were met by Captain James P. Ownsby in command of some thirty six-months rangers, well-provided with provisions. They, followed by Colonel Burleson with another party, had started to the relief of the Andrews-Rice party as soon as word had come in to Austin and Bastrop by the men who had abandoned Captain Andrews' command after the cedar brake incident. It had been feared that so small a group of Texans in pursuit of a large body of Mexicans might be slain, if it should succeed in overtaking the enemy.
When Captain Ownsby's militiamen discovered a large caballada of horses approaching driven by a few men wearing Mexican sombreros (taken from the enemy), they believed they had intercepted the Mexican party rumored to be in that general area. Ownsby, therefore, quickly ordered his men to dismount and fire, but was prevailed upon by one of his men, who suspected that the approaching party were Texans, to cancel the order to fire. The two parties met at a point between the battleground where Flores had been defeated and the South Fork of the San Gabriel. As Rice's men came up and salutations were exchanged, some of Ownsby's men commenced talking about a division of the spoils, "one fellow laying claim to one horse another to this one, and so on until finally Lieutenant Rice's party began to think they were in earnest about the matter, which up to this time they looked upon as a joke." Perceiving that Ownsby's men were serious in making their claims to a share in the spoils, Rice's party told them that they had fought the Mexicans for the property and would fight again before they divided with the newcomers. This declaration offended Ownsby's men, who, perceiving that they were not to be permitted to share in the division of the spoils, refused to share their provisions with Rice's men, notwithstanding the fact that they had been without food for two days and nights. Furthermore, the fatigued pursuers of the country's enemies were denied the privilege of camping with those who came to their relief, and were thus compelled to mount their own guard all night to protect the horses they had captured and claimed as their own personal, rather than public, property.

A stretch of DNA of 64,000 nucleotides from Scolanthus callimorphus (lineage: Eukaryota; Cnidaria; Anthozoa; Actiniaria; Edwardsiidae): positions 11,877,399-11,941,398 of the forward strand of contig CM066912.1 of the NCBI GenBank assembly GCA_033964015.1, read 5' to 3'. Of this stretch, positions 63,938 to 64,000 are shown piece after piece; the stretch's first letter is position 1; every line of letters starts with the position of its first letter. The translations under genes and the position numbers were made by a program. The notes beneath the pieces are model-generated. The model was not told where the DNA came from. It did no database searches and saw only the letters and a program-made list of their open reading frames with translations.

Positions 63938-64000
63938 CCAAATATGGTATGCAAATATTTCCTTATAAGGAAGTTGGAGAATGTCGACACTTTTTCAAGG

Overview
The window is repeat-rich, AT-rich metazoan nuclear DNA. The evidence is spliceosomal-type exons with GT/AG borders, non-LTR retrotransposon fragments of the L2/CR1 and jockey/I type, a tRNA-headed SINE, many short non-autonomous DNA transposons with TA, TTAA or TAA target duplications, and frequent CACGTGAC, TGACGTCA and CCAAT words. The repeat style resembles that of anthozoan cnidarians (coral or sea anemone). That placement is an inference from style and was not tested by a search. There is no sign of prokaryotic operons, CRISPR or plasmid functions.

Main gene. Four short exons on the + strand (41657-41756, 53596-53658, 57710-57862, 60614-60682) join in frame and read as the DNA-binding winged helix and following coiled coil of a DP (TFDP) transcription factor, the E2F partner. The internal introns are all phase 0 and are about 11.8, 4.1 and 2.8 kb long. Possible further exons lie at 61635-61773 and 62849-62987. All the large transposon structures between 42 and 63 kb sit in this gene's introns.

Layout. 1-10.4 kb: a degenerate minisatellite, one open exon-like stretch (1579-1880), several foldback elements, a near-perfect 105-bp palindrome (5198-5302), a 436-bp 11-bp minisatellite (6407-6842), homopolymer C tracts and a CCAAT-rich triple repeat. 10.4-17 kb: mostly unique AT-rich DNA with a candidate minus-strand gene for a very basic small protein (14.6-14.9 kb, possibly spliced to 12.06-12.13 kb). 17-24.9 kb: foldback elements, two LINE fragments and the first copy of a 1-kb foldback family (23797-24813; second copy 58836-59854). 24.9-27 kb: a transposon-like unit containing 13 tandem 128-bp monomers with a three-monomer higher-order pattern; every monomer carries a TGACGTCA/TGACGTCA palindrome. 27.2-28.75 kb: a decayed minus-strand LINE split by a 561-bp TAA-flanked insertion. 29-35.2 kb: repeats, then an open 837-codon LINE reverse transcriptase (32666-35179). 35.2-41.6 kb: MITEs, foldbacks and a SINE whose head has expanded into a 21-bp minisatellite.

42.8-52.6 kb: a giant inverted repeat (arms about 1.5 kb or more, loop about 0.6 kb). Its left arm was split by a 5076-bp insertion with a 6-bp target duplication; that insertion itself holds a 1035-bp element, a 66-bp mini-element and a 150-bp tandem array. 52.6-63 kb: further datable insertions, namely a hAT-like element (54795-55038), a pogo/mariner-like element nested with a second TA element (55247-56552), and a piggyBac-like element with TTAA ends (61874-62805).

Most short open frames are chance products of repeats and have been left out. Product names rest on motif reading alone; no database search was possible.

Early the next morning (May 18) Rice's men started for Austin. After traveling some distance and just as they were ascending Pilot
81. In the summer of 1839 Captain James P. Ownsby commanded a volunteer company from Austin under Colonel Edward Burleson in the Cherokee War. Brown, Indian Wars and Pioneers of Texas, p. 67. See Appendix for a Muster Roll of Captain J. P. Ownsby's Company, March 2-Sept. 9, 1839. [Ed: pp. 551-553]
82. Wilbarger, Indian Depredations in Texas, p. 165.